Many think the Cures Act will halt progress. They’re wrong.

Recently, the U.S. Senate passed the 21st Century Cures bill with an overwhelming vote of 95-4 and was approved by President Obama. Yet, the controversy continues. Some people worry that this act is destroying our scientific process and sacrificing patient safety issues. Others proclaim that this is a win for the big pharmaceutical companies, who are already winning by a landslide. And then, there are the voices shouting out with all their might that this is what patients need. In fact, the 21st Century Cures Act is a huge win for patients.

What changes under the 21st Century Cures Act?

  • $4.8 billion dollars will be allocated to establish the National Institute of Health (NIH) and Cures innovation fund. This money will be spent on developing a strategic plan and implementing it, as well as conducting research, around biomedical science.
  • New rules will be developed that direct the Food and Drug Administration (FDA) to approve drugs and devices with greater urgency.
  • Money will be given to states to help in the fight against the opioid epidemic.
  • There will be a boost given to mental health care.

I doubt few would argue that most of these issues require assistance. Patients are suffering, and they do not possess the tools to battle the things that are afflicting them. Doctors are often limited as well. Recently, I spent more than a month trying to find a rehab program for a teen addicted to IV heroin who wanted to quit. There were no services available for him. Patients with rare diseases are often out of luck because, for them, many of the treatments don’t exist and, if they do, they are only used off-label. As a doctor, it breaks my heart to stand in front of a patient, or the parents of a patient, and tell them there is not enough knowledge to treat them. Their suffering must be intense when the whole system fails them.

In the 21st century, patients are living longer than ever before with more complex diseases. Research must be conducted to keep pace, and we cannot leave anyone out, no matter how few people suffer from it. Everyone deserves the chance of a cure. If we fail to offer that, we all lose because our system is flawed.

The opioid crisis is not only causing hurt — it is killing people. It doesn’t only affect the victims, but the families of the victims suffer greatly. So many parents come crying to me because they want to help but do not know what to do. I try my best but often there is nothing to give them.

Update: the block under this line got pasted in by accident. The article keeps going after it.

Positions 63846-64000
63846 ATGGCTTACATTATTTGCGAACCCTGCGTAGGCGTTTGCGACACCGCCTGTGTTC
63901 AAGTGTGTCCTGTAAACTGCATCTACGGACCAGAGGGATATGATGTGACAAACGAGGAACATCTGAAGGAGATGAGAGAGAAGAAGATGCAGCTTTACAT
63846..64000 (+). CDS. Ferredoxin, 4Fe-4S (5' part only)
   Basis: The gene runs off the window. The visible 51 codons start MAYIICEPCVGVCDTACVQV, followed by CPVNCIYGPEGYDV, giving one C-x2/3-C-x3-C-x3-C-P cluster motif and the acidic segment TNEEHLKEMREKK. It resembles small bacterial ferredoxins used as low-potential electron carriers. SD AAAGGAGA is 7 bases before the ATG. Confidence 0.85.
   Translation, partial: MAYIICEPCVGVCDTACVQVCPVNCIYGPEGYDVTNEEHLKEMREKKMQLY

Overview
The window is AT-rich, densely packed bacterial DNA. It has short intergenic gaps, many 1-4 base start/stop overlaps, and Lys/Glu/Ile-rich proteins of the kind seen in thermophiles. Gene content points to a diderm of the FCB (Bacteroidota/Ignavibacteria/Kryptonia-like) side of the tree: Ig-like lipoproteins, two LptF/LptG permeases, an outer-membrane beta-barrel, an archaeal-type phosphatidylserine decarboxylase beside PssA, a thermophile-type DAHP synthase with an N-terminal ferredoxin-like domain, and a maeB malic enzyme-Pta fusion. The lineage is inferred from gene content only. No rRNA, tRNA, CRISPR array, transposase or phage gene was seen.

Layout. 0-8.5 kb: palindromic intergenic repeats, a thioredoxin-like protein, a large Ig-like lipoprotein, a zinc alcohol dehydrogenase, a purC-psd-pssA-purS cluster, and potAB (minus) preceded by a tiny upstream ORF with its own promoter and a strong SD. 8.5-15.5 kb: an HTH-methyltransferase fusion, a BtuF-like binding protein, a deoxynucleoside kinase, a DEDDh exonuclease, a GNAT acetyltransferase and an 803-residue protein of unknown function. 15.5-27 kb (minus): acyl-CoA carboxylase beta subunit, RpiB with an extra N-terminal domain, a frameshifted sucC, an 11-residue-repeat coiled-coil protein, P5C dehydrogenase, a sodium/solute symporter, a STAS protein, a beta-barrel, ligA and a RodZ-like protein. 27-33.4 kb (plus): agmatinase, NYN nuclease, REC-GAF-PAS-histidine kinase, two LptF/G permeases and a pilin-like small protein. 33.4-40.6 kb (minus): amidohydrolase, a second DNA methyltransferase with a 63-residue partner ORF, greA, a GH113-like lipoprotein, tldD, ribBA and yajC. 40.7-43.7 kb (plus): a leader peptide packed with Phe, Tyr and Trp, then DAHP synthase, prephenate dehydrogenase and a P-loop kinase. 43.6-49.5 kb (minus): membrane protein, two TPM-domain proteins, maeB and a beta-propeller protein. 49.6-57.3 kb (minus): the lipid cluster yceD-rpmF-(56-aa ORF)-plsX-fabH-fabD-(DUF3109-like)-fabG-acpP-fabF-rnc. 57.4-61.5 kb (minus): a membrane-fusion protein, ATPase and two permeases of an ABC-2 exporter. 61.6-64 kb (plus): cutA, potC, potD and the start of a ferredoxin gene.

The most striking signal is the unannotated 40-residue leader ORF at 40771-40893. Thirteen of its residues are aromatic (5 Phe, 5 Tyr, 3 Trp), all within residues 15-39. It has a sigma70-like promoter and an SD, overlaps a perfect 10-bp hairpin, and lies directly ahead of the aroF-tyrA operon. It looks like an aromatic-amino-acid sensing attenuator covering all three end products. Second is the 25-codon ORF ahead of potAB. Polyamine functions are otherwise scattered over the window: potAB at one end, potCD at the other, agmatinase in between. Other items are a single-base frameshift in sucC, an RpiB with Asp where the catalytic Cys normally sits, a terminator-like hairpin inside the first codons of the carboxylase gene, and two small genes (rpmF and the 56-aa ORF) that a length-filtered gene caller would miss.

Mental health has been largely ignored and stigmatized for decades. Patients with mental health disorders hide it because of this. These diseases are just as real as asthma or diabetes or any physical disease. It is time to provide them the resources so they can come out from hiding and get the treatment they should have been receiving all along.

The opponents of this bill proclaim that pharmaceutical companies are the big winners. They spin the story like all these dangerous drugs and devices will now be allowed to sneak past the FDA for these companies’ profits. Yes, this act is an advantage for them, but no, they will not be able to sneak through anything they wish just to make a buck. The FDA will still be overseeing the process, and part of the Cures Act instructs the FDA to establish alternate statistical research methods to determine drug safety. It will just be a faster, different process than the one we are doing now. The gold standard has always been the clinical trial which can take years to complete. Many patients do not have years of life left to wait. We need to help them now. And we have all seen drugs undergoing rigorous clinical trials later being pulled from the market after they were found to have safety issues.

Science is not being destroyed, medicine is not being destroyed. Rather, this act is igniting hope for many who have lost all hope. There are many winners in the passage of this bill, but I say the biggest winners are the patients. Now, it is time to start the plan on how to implement this act in the safest way possible while keeping the patient center stage. Let’s cast away political agendas and get to work. Who is ready to help?

Linda Girgis is a family physician who blogs at Dr. Linda.

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